• Chris

            RP,

            What does God promise in baptism?

            Thanks,
            Chris

          • jeremiah

            Where in scripture is baptism a promise or what is God promising in baptism?
            thanks

  • Hannah

    In response to this topic and the very last words of the post-- "For those considering a second baptism because of a later, more tangible conversion experience, rest assured that your original baptism, which signifies coming into new covenant membership, is efficacious based not on the strength of your conversion experience, but on the power of God in conferring grace to new covenant members in his own time:"

    This is exactly the conclusion I have come to myself after much observation, thought, study, and discussion. I had a similar situation to Lynda as I was baptized at the age of 12, but I knew I had made that decision based on what I understood the Bible to say God wanted me to do. I chose to be baptized for the remission of my sins, though I was so young. After seeing many people being "re-baptized" because of doubt regarding their original baptism, I began to question myself. When I spoke with my dad about this matter, he reminded me that, of course, we are always growing spiritually. We SHOULD come a long way through our Christian lives a gain greater knowledge, wisdom, and understanding after we decide to become a Christian. Baptism is not the end of the process. So I was reassured to realize that where I am now spiritually does not determine the validity of my willingness to obey Christ at any previous time in my life.

  • John Lawless, MDiv, MBA

    After having read the many comments I am glad I am just a simple member of a SBC church. First, faith then baptism. Seems pretty simple.

    • Adam

      John Lawless,

      Paedo- and Credo-baptists agree on 1) faith and 2) baptism in regards to new believers. There is no debate on that. Entrance into the Covenant of Grace has always been by faith alone and followed by the reception of the covenant sign.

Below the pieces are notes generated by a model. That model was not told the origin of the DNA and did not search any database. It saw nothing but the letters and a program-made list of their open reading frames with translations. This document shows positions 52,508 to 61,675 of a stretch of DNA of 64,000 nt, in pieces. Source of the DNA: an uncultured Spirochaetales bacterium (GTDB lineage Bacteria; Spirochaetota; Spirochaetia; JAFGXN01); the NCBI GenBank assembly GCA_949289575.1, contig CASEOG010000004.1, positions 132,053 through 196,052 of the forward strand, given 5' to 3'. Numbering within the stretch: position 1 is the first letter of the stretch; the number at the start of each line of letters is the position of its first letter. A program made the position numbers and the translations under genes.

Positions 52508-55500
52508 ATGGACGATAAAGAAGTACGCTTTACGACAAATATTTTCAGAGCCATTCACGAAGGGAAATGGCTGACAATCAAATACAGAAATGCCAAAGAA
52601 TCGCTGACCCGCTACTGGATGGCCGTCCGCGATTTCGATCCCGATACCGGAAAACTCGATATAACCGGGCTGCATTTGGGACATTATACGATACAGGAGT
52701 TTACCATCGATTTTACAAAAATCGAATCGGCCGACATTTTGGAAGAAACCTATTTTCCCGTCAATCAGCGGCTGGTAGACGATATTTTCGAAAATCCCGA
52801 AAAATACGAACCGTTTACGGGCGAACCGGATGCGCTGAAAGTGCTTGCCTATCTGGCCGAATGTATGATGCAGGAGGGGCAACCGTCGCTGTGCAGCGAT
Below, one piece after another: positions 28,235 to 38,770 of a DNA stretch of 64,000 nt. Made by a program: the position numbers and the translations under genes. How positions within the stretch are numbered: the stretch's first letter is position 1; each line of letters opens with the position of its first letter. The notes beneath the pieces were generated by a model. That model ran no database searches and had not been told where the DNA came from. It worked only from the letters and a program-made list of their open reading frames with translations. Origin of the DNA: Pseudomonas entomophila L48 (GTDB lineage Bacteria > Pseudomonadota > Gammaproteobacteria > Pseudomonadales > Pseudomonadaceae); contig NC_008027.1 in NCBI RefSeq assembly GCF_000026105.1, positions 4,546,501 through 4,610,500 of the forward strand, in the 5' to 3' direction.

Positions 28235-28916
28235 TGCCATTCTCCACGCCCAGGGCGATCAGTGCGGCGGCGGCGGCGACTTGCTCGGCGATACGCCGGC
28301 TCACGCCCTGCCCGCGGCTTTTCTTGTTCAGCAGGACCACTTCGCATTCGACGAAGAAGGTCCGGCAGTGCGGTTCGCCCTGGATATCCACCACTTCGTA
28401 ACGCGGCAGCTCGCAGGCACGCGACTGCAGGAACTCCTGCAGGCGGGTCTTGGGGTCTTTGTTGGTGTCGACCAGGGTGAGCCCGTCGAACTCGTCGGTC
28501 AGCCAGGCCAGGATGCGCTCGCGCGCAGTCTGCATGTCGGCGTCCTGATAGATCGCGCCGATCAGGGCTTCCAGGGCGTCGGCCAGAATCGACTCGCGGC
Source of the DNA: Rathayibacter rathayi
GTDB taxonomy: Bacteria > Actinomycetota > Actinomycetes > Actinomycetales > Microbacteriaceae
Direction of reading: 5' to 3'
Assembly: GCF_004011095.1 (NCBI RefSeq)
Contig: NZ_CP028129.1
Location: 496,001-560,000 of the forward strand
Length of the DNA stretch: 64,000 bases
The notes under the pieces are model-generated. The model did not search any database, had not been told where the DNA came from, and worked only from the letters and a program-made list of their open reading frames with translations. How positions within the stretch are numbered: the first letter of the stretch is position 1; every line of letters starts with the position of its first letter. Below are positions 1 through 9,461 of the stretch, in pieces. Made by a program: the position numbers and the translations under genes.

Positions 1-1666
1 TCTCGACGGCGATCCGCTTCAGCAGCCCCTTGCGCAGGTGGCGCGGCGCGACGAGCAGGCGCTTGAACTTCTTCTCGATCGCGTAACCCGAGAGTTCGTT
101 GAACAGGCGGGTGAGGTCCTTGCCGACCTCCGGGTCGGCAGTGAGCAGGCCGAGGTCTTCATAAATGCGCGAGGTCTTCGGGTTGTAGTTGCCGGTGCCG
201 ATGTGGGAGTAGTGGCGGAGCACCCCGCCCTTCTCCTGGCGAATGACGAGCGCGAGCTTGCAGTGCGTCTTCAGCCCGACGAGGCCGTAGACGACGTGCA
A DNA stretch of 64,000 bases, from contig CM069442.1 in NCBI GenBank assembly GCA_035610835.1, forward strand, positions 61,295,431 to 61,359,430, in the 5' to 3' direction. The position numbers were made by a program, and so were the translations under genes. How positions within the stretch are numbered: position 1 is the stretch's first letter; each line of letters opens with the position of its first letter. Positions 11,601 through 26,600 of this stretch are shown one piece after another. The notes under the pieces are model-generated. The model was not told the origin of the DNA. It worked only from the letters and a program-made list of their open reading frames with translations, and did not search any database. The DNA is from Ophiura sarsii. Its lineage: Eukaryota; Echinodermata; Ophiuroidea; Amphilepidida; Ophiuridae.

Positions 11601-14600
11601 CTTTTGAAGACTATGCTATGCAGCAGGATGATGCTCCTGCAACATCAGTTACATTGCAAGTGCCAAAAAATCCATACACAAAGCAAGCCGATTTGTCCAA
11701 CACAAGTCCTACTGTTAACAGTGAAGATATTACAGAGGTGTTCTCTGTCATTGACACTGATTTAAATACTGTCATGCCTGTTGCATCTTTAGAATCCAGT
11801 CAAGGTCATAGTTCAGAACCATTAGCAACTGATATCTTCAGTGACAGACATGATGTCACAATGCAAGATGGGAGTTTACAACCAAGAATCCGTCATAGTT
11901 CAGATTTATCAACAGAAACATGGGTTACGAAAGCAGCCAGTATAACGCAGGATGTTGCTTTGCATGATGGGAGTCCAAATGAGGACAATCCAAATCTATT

However, one has to reckon with the reality of the fact that the gospel (Paul uses gospel here in the same sense as he uses it in other places, i.e. the death, burial, and resurrection of Christ) was preached to Abraham, he received it by a spirit-wrought faith, and then was included into the covenant of grace. He then got the sign, circumcision. And then he was commanded to circumcise his offspring at 8 days old, before they had confessed faith. If this is the same gospel as we have today, and if Abraham is a father in the faith, and if we are in the same covenant of grace as Abraham, then we have to decide if we will let the entirety of scripture speak to our doctrine of baptism. The New Testament is not our only guide to faith and practice. There are many discontinuities between the Old and New Testaments, but there are also continuities, one being God's continual work in the context of the covenant community.

  • Pingback: Roundup | Eternity Matters

  • Pingback: Miscellanées (Week 6, 2013) | Jake Belder

  • Pingback: Friday’s Fab Five: The Best Christian Blog Articles Of The Past Week (2/1/13-2/7/13)

    • Kim Swenson

      I would like to tell the young man who desires to be baptized again to by all means do so. Do you "have to" I don't think so- your salvation is not dependant upon baptism. Don't miss out on this beautiful opportunity to publicly demonsrate your allegiance to Jesus Christ. Many people in the New testment were baptized more than once. When Paul met some people and he asked what baptism they had received and they said "Johns baptism". He asked them if they had ever been baptized in the name of Jesus and they said no and were baptized again in Jesus name.
      I find a couple of things very odd in terms of those who would support infant baptism as the biblical model. If this was the case it seems very strange that there would not be even one single solitary example or straight forward command to do so. I read through all of these posts and would challenge anyone supporting infant baptism to show even one clear teaching to this effect. Every thing I read comes from assuming this from that. I am also curious why if baptism is the means to grace to those being baptized why Paul would downplay his involvement by saying that he was glad he had not baptized many of those in I Corinthians. He is not saying baptism is important but he is disconnecting it's importance from the Gospel, which is what Paul was called to preach.